RIKER: Which is?
ADAM: Webster's Twenty Fourth Century Dictionary, Fifth Edition, defines a humanoid as a creature made in the image of God.
RIKER: Humanoid. Made. By whom?
ADAM: Sir?
RIKER: Who built you?
ADAM: Dr. El Shaddai.
RIKER: And he is?
ADAM: The foremost authority in anthropology.
RIKER: More basic than that. What is he?
ADAM: Divine?
RIKER: Thank you. Adam is a psychosomatic representation of an idea, an idea conceived of by the mind of God. Its responses are decreed by an elaborate programme written by God. Its body built by God. And now I'll put it to sleep.
(After Riker sedates him, Adam slumps across the table)
RIKER: Pinocchio is broken. Its strings have been cut.
PICARD: Commander Riker has dramatically demonstrated to this court that Adam has a body. Do we deny that? No. Because it is not relevant. We too have bodies. Commander Riker has also reminded us that Adam is a creature. Same here. I call to the stand Roger Olson as a hostile witness.
COMPUTER: Verify, Olson, Roger. Current assignment, Associate Chair of Libertarianism, Truett Theological Institute.
PICARD: Mr. Olson, is your contention that Adam is not a sentient being and therefore not entitled to all the rights reserved for all conscious entities within this Federation?
OLSON: Adam is not sentient, no.
PICARD: Would you enlighten us? What is required for sentience?
OLSON: Beliefs, hopes, fears, feelings, desires, and intentions.
PICARD: Do you deny that Adam has hopes, beliefs, feelings, intentions, and so forth?
OLSON: Can't say that I do.
PICARD: Now, tell me, Roger, what is Adam?
OLSON: A robot! A puppet! A machine!
PICARD: Is he? Are you sure?
PICARD: You see, he's met your criteria for sentience. What is he then? Your Honour, are you prepared to condemn him and all who come after him to the subhuman status of androids?


  1. Brilliant, brilliant, brillianbt. Bravo. I might add that I am a huge fan of ST:TNG and I hope this gets people thinking.

  2. Steve you're obviously following the basic storyline of TNG's episode "The Measure of a Man" (season 2 episode 9).

    But are you really making the point you want to make?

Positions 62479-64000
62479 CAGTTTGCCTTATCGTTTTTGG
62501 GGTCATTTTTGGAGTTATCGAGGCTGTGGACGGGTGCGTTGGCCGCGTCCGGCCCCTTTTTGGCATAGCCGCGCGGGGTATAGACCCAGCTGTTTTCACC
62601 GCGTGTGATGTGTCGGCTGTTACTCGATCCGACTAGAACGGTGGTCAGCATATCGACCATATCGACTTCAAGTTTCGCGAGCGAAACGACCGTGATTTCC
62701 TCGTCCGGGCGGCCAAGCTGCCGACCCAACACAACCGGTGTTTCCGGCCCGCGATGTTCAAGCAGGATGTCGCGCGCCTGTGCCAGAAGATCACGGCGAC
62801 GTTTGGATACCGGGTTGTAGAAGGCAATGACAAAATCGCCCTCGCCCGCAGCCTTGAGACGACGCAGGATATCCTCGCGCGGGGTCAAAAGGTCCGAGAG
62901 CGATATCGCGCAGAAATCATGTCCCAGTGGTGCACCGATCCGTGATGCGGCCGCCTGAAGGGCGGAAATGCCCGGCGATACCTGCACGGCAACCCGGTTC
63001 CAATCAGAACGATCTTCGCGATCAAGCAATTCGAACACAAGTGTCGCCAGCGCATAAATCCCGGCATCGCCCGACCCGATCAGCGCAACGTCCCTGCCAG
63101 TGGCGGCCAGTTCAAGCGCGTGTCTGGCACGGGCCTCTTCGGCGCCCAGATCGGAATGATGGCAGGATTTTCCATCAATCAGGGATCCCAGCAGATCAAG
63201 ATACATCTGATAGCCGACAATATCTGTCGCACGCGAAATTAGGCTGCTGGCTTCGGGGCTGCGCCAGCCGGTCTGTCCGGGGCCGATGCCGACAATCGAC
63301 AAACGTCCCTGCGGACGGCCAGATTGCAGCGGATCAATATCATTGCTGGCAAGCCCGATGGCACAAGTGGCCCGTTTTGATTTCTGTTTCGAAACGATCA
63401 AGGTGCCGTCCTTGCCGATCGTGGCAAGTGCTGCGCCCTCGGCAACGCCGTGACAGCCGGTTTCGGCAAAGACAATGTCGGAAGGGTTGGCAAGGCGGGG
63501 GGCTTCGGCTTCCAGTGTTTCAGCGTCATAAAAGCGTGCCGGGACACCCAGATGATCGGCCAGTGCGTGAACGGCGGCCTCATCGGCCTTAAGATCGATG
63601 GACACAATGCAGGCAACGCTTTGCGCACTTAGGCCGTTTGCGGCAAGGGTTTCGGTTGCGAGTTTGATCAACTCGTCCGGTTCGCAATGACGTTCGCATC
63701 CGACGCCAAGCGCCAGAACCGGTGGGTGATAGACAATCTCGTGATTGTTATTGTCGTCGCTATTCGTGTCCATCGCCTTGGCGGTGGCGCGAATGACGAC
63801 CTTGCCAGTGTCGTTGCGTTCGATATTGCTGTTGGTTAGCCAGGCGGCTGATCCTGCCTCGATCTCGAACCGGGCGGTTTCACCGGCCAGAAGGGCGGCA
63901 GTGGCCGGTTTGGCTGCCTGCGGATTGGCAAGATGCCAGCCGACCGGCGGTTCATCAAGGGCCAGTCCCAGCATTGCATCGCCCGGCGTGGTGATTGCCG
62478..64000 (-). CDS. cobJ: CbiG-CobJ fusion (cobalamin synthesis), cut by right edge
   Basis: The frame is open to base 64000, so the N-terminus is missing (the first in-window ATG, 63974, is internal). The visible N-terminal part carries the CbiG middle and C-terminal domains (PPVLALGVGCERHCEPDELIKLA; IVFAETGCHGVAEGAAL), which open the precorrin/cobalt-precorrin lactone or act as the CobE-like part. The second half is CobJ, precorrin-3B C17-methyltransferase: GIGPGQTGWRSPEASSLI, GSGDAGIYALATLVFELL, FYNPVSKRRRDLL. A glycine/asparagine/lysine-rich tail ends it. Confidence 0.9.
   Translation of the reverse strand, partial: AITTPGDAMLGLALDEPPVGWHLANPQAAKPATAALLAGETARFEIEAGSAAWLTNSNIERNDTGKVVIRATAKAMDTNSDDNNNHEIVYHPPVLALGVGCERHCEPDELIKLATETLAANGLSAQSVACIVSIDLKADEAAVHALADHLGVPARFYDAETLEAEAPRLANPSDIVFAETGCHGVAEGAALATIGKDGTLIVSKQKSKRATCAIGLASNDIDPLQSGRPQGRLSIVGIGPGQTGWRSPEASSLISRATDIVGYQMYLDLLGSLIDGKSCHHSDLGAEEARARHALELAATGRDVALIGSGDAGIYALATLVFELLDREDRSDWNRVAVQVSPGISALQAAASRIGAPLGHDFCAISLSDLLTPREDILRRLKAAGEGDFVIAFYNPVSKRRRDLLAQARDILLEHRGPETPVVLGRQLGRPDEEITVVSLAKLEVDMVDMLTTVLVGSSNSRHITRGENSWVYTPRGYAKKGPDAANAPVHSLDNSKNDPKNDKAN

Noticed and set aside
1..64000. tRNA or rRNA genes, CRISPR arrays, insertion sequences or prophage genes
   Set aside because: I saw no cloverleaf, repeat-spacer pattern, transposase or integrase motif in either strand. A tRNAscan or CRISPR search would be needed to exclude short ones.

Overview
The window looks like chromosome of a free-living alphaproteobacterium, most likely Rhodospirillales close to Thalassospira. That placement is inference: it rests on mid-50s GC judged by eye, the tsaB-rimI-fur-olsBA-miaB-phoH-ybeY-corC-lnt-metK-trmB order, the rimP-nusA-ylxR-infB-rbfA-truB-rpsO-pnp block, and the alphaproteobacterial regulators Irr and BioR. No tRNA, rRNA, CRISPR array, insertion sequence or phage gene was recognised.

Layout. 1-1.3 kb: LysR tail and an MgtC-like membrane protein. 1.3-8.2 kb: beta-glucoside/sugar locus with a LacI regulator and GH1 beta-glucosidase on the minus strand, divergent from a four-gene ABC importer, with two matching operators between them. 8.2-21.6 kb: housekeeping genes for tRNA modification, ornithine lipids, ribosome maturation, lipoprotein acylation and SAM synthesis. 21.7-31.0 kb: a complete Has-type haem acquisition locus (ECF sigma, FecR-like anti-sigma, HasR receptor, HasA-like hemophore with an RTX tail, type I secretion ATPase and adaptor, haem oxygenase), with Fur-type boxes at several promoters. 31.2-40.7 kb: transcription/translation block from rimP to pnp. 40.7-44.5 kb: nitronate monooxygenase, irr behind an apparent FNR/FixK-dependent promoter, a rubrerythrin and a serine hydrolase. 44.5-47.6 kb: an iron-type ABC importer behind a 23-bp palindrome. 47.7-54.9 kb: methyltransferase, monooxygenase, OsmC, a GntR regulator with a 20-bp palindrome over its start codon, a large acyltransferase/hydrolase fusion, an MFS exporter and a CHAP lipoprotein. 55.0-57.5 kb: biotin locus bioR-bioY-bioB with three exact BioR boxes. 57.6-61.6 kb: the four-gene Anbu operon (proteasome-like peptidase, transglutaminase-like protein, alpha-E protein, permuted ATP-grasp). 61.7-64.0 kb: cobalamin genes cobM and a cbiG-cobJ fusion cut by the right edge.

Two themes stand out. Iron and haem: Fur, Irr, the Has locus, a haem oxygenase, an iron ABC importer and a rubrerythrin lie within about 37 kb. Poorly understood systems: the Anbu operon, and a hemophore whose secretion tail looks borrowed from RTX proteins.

In the story Olson says:

    Now you're doing it. Adam is an extraordinary piece of engineering, but it is a machine. If you permit it to resign it will destroy years of work in libertarianism. Starfleet does not have to allow the resignation.

    Olson (representing Roger Olson) is the libertarian who would argue that it's the Calvinist position that makes Adam (representing all of humanity (fallen? or unfallen?)) a machine. So, I'm not sure what point you're trying to make (if any). Maybe I'm just not getting it.

    Anyway, there's another incident in TNG's lore that's relevant to the issue of free will. In the movie First Contact Data is tempted to become the "Adam" to the Borg Queen's "Eve". He resisted that temptation and so didn't "Fall". Maybe you can deal with that in your next piece of fiction. Btw, I thoroughly enjoyed your story "Cheating Fate". It's so funny because skeptics really can be that stubborn.


    "Olson (representing Roger Olson) is the libertarian who would argue that it's the Calvinist position that makes Adam (representing all of humanity (fallen? or unfallen?)) a machine. So, I'm not sure what point you're trying to make (if any). Maybe I'm just not getting it."

    From Olson's perspective, if Adam was "programmed," then he's just a "robot"-even if he has all the properties of AI. But if a "robot" has achieves consciousness, then the invidious comparison the key point of contrast (between men and machines).